Chrystina Lynn Mercer gave 7-month-old Shannon Dedrick to Susan Elizabeth Baker early Saturday, about 10 hours before she was reported missing, Washington County Sheriff Bobby Haddock said Thursday.
The report led to a five-day search in and around this rural Panhandle town that ended late Wednesday when Shannon was found alive. Baker had allowed deputies and their search dogs into her home, which is about 12 miles from Mercer's. Haddock said Baker had asked Mercer on Friday if she could permanently take custody of Shannon, though he did not say why.
Over the summer, Baker wrote Gov. Charlie Crist's office pleading for help for the baby. She claimed Shannon's father shook her and that he, Mercer and others smoked cigarettes and drugs in front of her.
Haddock said the child apparently had been fed while she was with Baker and was in good condition, although no bottle was found in the box.
"She was way back under the bed," he said. "But she was not crying."
Mercer and Baker remain jailed. Arraignments were scheduled for Thursday afternoon. Mercer is charged with interference of child custody, desertion of a child and several other charges. Charges against Baker include neglect of a child with aggravated circumstances and interference of child custody.
Baker's husband, James Arthur Baker, was arrested but has been released. He is still under investigation, Haddock said. The child's father, Russell Dedrick Jr., is not believed to have been involved.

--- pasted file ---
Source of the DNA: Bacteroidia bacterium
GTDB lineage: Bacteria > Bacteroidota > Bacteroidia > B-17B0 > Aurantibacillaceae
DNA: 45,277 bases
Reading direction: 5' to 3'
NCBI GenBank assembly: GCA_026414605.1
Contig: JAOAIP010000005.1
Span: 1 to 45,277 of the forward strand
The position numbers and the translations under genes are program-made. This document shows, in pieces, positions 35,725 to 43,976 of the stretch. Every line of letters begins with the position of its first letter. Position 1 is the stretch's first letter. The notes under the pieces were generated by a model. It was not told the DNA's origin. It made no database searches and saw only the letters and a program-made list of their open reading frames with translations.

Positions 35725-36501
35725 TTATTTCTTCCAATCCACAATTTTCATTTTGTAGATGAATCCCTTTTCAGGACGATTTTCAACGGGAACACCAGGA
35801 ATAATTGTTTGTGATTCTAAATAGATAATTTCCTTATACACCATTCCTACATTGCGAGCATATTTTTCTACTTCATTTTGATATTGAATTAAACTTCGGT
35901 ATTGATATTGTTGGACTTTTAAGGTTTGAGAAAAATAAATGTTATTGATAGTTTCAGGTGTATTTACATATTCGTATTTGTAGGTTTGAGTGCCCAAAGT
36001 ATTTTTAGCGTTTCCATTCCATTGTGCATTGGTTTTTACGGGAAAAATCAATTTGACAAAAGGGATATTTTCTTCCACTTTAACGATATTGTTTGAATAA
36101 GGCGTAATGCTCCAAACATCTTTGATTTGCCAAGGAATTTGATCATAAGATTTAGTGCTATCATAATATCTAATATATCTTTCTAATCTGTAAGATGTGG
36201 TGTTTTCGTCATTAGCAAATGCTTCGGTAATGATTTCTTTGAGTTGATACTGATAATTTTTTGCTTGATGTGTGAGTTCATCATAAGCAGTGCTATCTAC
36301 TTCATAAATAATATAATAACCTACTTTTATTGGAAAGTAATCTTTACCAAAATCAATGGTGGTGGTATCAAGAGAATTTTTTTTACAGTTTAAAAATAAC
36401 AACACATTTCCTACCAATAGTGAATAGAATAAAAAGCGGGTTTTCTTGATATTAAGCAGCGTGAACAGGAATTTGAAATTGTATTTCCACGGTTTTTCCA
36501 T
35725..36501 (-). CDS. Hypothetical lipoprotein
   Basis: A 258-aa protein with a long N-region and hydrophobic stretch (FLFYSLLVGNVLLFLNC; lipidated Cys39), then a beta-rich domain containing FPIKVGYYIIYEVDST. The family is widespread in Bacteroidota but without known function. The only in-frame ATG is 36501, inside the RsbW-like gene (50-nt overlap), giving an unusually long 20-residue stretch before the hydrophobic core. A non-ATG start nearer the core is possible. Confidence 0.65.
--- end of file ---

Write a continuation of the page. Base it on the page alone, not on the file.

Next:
Shannon's parents told investigators they last saw her when they went to bed around 3 a.m. Saturday and investigators thought she had vanished sometime between then and 8 a.m.
About 100 law enforcement agents and others spent days scouring dense vines and marshes around the baby's home in a remote, makeshift community of dirt roads, tin-roof shacks and old mobile homes.
"Statistically speaking this should not have ever happened, that we found this child alive, especially after so many days," said Haddock, who cradled Shannon in his arms as he spoke to reporters earlier Thursday. "Time was against us."
According to court documents, child welfare officials began looking into allegations Shannon was being abused less than two weeks after she was born.
Investigators frequently went to the infant's home from August to late September and reported that both parents used marijuana and kept a messy home. But they said Shannon seemed to be cared for and in September, a physician determined that she was healthy and expressed "no concerns regarding the baby."
Susan Baker was involved in another missing child case in South Carolina more than two decades ago. She told authorities her stepson, 3-year-old Paul Leonard Baker, disappeared from the family's Beaufort, S.C., home on March 5, 1987, while she was napping.
A massive manhunt in the swampy area around the home turned up nothing. She and her husband, James Baker, were extradited to South Carolina in 2000 and charged with assault and battery in Paul's disappearance, according to police reports provided by the South Carolina Law Enforcement Division. But a grand jury never indicted them and the child was never found.
Susan Baker did serve prison time after authorities investigating her stepson's disappearance discovered a 6-year-old girl in the Baker home had been badly beaten. Susan Baker was sentenced to 10 years in prison but the sentence was suspended after 80 days. Authorities could not say how she was related to the girl.
Associated Press Writers Erin Gartner in Chicago and Katrina A. Goggins in Columbia, S.C., contributed to this report.